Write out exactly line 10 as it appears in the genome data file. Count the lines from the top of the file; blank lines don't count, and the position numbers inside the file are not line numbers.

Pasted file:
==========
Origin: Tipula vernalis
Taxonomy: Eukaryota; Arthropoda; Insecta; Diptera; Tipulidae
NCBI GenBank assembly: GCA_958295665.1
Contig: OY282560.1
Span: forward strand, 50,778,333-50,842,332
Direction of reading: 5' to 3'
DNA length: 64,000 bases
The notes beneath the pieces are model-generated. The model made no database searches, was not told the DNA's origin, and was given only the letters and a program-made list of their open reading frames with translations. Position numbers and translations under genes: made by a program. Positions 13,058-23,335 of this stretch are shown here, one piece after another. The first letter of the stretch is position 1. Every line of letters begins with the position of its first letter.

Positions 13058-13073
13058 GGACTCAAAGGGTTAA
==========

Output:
13058 GGACTCAAAGGGTTAA